this is why i love seeing the sight of renzo piano, it gives me a sense of breezy fresh air as if i'm on a beach~ (i'm not talking about his oxford shirts but in his color choices) and he can damn build as well as his black cladded counterparts.

i told all my friends that once i become and architect, to shoot me if i ever start looking like those dang self-important architects. sorry, just an opinion.

Jan 27, 09 8:00 pm  · 
liberty bell

I confess: I dressed entirely in black yesterday: boots, skirt, stockings, turtleneck(!), overcoat, gloves, glasses, bag.

I rarely, rarely, dress like this but I also confess, I enjoyed it.

Jan 27, 09 8:51 pm  · 

It makes the skin so. . .white !

A red tattoo in a noticeable place would have been the perfect accessory ?

Jan 27, 09 9:00 pm  · 

well...if you're white :)

Jan 27, 09 9:15 pm  · 
vado retro
Jan 27, 09 9:27 pm  · 
jealous of the world

The way you've framed your position on the subject between smarmy and serious is essential to the writing. I suggest you continue in this mode, but perhaps a drawing that explores the non-matching blacks would serve the research better at this point. I also am still having trouble with the section on black denim and believe the text needs a more rigorous approach here. The nature of denim seems to lie more in it's blueness, but there is perhaps a shift or desire to get to something that approaches blackness via the dark jean.

Jan 27, 09 9:36 pm  · 

I wear black Levi's or Lee's -- but I don't know if that fabric is correctly called denim. Is it ?

Jan 27, 09 10:01 pm  · 
Distant Unicorn

Not to bump this thread and or be an asshole.

But i am bumping this thread and being an asshole.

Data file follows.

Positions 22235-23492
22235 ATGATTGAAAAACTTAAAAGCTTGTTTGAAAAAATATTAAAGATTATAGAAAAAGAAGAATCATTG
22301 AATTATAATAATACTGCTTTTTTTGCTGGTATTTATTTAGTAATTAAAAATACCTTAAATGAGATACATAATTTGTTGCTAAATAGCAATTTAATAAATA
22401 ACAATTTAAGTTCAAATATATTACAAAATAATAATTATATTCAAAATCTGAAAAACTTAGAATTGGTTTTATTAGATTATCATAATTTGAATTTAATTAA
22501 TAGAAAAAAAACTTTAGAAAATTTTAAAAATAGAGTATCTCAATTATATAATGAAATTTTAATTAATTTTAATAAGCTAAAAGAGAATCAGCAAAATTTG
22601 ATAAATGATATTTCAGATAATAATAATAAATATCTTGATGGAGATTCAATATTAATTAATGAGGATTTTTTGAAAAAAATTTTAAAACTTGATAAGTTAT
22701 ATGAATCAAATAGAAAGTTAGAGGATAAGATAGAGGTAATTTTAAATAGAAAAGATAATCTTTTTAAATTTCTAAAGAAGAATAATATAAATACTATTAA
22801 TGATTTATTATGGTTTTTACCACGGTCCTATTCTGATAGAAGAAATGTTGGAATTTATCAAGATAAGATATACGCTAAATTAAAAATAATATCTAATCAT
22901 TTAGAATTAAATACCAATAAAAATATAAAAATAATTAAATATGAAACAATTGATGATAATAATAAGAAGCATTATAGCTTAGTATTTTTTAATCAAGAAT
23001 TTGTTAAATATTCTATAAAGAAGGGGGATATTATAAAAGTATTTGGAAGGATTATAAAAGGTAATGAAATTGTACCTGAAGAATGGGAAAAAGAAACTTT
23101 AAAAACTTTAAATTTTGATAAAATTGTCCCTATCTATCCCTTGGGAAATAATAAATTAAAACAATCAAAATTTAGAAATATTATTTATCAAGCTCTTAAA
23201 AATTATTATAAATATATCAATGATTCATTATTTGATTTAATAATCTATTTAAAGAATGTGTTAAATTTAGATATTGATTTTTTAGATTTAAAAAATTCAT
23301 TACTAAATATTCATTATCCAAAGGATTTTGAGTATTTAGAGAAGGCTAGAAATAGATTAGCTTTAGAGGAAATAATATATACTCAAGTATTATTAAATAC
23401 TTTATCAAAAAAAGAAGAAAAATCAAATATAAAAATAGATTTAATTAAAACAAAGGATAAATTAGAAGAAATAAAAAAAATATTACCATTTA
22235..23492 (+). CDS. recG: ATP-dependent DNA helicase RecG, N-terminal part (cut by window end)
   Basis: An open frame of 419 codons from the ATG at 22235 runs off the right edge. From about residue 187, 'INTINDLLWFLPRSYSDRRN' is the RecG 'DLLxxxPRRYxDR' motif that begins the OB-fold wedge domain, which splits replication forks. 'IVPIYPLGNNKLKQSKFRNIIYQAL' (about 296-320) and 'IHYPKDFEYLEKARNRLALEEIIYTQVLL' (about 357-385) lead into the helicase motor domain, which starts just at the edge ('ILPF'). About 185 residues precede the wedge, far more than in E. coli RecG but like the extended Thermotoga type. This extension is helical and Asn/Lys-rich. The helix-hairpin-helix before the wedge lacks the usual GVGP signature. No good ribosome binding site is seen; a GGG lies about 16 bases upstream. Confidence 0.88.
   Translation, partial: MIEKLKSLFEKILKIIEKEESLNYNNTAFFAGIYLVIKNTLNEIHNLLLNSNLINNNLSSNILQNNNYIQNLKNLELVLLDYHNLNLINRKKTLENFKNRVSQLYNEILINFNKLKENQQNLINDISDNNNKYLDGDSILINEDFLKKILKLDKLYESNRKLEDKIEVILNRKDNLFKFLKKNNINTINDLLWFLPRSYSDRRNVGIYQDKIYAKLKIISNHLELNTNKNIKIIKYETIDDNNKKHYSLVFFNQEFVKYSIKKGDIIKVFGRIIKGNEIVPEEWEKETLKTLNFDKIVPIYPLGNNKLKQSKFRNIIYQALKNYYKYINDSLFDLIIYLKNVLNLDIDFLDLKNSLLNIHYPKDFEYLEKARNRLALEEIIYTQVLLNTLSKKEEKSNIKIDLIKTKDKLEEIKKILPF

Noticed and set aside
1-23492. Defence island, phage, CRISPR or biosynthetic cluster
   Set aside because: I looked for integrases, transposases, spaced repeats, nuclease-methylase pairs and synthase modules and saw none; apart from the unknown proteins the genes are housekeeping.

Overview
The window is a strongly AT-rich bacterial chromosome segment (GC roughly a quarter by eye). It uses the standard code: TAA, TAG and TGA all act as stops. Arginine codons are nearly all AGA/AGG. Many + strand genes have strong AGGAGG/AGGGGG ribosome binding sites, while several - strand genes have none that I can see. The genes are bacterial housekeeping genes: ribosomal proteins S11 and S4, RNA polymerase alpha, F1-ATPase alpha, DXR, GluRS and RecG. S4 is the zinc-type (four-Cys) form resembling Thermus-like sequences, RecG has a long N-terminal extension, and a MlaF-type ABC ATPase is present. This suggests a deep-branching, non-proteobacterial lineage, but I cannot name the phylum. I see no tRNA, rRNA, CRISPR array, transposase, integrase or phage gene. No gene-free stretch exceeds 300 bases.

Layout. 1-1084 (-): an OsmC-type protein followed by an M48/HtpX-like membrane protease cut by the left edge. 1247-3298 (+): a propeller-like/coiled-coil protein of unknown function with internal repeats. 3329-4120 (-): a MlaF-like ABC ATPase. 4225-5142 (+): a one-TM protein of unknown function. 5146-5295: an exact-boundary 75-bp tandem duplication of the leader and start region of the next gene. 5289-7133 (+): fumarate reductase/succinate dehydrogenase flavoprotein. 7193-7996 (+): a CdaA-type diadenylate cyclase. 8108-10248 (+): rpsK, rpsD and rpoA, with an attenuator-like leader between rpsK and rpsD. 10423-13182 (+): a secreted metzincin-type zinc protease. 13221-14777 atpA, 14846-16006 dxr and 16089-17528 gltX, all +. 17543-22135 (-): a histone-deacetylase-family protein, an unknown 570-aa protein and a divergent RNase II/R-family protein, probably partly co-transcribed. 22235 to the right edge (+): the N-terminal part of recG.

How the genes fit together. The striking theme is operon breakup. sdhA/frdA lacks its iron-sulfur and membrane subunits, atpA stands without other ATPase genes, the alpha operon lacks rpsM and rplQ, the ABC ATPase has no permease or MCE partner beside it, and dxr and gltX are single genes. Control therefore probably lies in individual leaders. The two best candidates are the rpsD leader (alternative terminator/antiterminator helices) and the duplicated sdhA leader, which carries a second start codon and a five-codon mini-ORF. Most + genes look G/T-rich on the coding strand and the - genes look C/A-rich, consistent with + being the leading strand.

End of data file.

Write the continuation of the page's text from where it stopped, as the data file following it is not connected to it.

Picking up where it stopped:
Black is for poor people. Synthetic dyes are quite a recent invention!

And also, learn to fucking color or dye your clothing. Also, black clothing should only be washed in vinegar and borax.

Black clothing has be be "blackwashed." This basically means you stamp your clothes in india ink and fermented piss.

Oct 10, 09 4:09 am  · 
Distant Unicorn

Also, SDR. Yes is it denim... the only requisite to be called denim is that it has to be a double-herringbone weave of broad cloth (the only acceptable cloth used in riding wear) of a spun yarn (around the range of a half a milimeter).

Technically, expensive wool trousers are "denim." But denim refers to any twill (double herringbone) made of cotton.

Double herrignbone generally isn't a requirement or even a definiton as americans prefer the "weft" weave... but that weave is total shit.

Serge de Nîmes is the name of true denim-- Levi stole the concept and even color from the savonese/turinos and mass -marketed this as some hot new shit.

It isn't. It is fucking pauper clothing. And it is fucking cheap. Denim is the "as seen on tv" product of the 19th century.


Oct 10, 09 4:22 am  · 

Block this user

Are you sure you want to block this user and hide all related comments throughout the site?

  • ×Search in: